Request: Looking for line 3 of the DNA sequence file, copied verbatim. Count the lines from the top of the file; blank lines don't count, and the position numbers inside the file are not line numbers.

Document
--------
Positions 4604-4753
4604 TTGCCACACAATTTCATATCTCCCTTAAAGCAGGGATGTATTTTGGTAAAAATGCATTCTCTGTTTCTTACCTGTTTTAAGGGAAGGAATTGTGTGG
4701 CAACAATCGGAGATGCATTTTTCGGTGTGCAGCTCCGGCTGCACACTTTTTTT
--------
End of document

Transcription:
4701 CAACAATCGGAGATGCATTTTTCGGTGTGCAGCTCCGGCTGCACACTTTTTTT